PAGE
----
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AV Technology Enhances Corporate Collaboration, Part 2

Dec 23, 2010 12:26 PM, With Bennett Liles

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OK, and you didn't only do a conference room, they had a training facility in there too?

They do. They have a combinable training room that can be used simultaneously or separated. One of the key features of the training room was that they do a lot of distance learning, so they wanted to have the ability to have someone conducting training from San Diego and streaming that video to the folks in the training room in Denver and vice versa. So what we considered in this room was streaming media technology where I could be presenting from the lectern position, and there's a high-definition camera at the back of the room that is pointed towards the lectern and microphones in the ceiling and also a lectern microphone is to where I could be giving a training right here in San Diego and then the folks in Denver are seeing me at the same time. So you can do distance learning with that device as well as archive the training for somebody to look at that in the future. So while the camera and the audio is being recorded, it's being archived in an electronic format so somebody could go pick up that training off of a server and view it at another time. [Timestamp: 9:33]

Oh yeah, that's really a good thing particularly if you've got some really complex material to go over and being able to go back and look at it again without taking up more class time with it. So I would imagine that after using the facility two or three times the people doing it get pretty much to become experts and things smooth out. Tell me something about those other rooms. I think they call those cocoon rooms?

On every floor there are two rooms, and they're called cocoon rooms, and they're a collaborative meeting space where … the rooms are round and they're covered in whiteboard material all the way around this round room and then there's flexible tables and seating that are within the room. So the concept of a cocoon is … there's a lot of people that are using the whiteboards or writing down notes, they're thinking about ideas as well as they want to be able to plug in their laptop and show maybe some data that they had thought of or they can collaborate on. So what we did is in each one of these cocoons we put a 55in. LED LCD display on either side of the cocoon so there's two in each one, and each one of these displays is on a swing-arm mount so you can turn it to whatever area of the room that you are viewing from or you can turn it towards a small audience on one side of the room and then a small audience on the other, or you can use them both simultaneously to show whatever data you want to show. But the other thing that we did in these rooms is we put four separate plug-in locations in the floor so from any number of these four locations you can route your video from your laptop to go to either display. So it's a nice meeting space for them to be creative and think about new ideas while … taking notes on the whiteboard and then being able to show their visual presentations from their laptops. [Timestamp: 11:26]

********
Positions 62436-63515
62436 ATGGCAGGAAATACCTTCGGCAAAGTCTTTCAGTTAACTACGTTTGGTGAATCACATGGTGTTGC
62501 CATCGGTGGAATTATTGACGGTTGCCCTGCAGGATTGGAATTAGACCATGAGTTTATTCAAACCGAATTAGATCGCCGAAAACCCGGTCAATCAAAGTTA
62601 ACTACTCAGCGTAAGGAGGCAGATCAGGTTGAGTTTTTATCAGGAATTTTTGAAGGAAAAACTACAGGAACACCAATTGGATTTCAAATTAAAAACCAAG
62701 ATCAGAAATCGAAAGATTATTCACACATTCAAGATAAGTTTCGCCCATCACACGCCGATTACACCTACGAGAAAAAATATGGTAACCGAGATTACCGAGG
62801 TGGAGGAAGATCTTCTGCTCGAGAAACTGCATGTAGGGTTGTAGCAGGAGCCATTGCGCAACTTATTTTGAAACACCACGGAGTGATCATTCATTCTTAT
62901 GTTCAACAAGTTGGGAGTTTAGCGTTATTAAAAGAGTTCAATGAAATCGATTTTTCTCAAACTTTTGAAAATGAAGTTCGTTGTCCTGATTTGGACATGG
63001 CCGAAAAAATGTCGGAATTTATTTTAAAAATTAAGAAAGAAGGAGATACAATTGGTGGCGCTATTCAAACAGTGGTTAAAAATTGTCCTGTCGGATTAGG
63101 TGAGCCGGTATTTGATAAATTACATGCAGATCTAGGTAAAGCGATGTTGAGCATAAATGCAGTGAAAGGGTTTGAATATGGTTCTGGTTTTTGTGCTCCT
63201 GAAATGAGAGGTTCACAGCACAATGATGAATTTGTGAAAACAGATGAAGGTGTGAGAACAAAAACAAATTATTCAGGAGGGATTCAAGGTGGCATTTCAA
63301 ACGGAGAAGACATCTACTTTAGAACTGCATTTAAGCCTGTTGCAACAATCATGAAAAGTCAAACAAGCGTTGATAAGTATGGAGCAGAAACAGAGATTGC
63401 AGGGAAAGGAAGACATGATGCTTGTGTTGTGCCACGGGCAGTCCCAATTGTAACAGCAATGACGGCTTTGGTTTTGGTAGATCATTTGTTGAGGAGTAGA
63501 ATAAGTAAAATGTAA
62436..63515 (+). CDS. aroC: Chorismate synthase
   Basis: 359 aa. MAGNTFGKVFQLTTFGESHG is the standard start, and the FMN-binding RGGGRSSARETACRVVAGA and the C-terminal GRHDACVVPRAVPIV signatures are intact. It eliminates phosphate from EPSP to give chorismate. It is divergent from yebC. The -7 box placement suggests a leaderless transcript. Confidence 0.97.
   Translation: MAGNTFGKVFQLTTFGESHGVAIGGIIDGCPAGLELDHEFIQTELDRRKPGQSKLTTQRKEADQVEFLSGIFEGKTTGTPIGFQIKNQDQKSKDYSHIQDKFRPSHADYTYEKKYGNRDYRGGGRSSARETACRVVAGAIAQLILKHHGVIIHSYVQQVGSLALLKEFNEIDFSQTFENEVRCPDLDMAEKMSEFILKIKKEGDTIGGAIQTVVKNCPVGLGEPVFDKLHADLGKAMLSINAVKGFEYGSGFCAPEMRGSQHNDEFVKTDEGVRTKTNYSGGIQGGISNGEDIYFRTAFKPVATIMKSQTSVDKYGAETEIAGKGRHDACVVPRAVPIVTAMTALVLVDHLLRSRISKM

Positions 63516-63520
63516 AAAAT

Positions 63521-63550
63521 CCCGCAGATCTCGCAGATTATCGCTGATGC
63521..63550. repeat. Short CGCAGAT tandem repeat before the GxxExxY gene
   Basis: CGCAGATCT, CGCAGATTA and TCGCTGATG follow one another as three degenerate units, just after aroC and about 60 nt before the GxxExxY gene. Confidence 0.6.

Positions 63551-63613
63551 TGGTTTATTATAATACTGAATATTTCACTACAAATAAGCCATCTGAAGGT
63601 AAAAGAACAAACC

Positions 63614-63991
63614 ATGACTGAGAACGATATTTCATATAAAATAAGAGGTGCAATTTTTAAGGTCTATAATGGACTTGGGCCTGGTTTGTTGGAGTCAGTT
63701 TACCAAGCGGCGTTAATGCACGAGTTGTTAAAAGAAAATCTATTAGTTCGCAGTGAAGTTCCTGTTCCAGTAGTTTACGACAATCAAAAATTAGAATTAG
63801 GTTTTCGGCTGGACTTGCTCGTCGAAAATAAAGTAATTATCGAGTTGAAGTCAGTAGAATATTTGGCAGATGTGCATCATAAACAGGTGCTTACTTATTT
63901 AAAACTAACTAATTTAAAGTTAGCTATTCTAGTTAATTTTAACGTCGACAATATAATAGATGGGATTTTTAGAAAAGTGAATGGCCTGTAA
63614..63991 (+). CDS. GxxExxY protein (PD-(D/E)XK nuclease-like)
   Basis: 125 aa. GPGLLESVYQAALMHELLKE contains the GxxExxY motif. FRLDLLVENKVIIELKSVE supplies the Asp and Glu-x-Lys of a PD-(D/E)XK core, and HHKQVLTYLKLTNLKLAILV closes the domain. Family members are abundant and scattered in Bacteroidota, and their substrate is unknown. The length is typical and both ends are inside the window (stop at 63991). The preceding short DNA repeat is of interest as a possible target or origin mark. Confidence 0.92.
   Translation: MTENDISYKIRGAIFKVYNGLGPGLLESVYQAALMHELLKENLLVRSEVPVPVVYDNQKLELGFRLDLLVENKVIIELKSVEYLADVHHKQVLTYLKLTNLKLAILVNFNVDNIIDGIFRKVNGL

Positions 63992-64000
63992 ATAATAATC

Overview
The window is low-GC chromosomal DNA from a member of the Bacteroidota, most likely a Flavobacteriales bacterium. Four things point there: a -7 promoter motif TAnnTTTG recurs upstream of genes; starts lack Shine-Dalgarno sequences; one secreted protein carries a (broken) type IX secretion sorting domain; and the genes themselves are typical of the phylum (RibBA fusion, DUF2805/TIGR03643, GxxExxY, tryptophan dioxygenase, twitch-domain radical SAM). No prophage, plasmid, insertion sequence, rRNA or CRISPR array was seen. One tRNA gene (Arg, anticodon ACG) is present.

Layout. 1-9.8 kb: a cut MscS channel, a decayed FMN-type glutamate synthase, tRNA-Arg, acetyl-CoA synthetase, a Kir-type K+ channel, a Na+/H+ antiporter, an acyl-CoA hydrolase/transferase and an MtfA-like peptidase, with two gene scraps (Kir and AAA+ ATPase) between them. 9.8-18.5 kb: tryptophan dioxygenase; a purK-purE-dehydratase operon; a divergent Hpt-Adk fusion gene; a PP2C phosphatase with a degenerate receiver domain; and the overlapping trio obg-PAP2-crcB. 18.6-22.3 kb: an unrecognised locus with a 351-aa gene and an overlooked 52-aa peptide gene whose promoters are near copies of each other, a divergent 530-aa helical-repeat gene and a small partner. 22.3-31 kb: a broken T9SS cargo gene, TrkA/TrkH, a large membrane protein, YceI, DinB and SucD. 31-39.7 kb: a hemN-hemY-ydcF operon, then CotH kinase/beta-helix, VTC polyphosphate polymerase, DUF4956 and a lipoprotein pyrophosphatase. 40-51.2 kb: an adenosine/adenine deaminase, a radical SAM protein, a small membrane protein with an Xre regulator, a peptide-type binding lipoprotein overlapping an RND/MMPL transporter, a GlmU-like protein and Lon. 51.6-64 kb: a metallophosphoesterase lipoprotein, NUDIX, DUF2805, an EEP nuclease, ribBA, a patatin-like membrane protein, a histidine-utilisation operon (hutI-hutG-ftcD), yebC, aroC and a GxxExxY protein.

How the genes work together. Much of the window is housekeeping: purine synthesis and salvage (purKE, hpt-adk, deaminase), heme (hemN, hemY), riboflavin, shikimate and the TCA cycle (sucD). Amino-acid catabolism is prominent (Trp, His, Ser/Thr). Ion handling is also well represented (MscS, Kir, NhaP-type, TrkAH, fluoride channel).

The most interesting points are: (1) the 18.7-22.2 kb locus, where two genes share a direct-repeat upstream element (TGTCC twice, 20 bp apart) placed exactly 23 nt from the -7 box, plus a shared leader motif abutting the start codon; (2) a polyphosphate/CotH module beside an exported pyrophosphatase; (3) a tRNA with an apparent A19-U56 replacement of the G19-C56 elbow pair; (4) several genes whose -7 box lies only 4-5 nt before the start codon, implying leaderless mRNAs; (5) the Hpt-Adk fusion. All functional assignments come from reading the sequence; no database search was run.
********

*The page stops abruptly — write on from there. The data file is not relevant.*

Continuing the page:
And how do they schedule all these facilities? Was there something for that?

On every instance … I wanna say there were 50+ room schedulers from PolyVision, they're called the PolyVision RoomWizards. This was a small LCD touch device that's outside of each room that interfaces with their Outlook Exchange server, so the thought was that folks could be at their desk and they could go into Outlook and schedule room 26 right from Outlook and reserve that, and what it does is it shows that room being booked by Tom Yerkes, room 26, from 8 a.m. to 12 p.m. on March 22 and what you would do is you could walk up to this room scheduler and you would see that Tom had the room booked from 8 to noon, but right there on the fly you could actually touch the screen from 1 to 3 and book your meeting right there at the actual PolyVision RoomWizard touchpanel. [Timestamp: 12:03]

Alright, an even easier way to do it. So what was the reaction after the first few times that they used it? Did you come back in and make any tweaks to the system?

Well, if it works as well as it looks in the pictures, that's a great install you've done for Cricket Communications. Travis Ellis and Tom Yerkes of CompView Audio Visual, thanks for being here to give us the details on it.

Thank you.

Thank you for the invite.

I hope you enjoyed the SVC podcast with Travis Ellis and Tom Yerkes of CompView Audio Visual. Show notes for the podcast can be found on the website of Sound and Video Contractor magazine at Join us next time for the SVC podcast.

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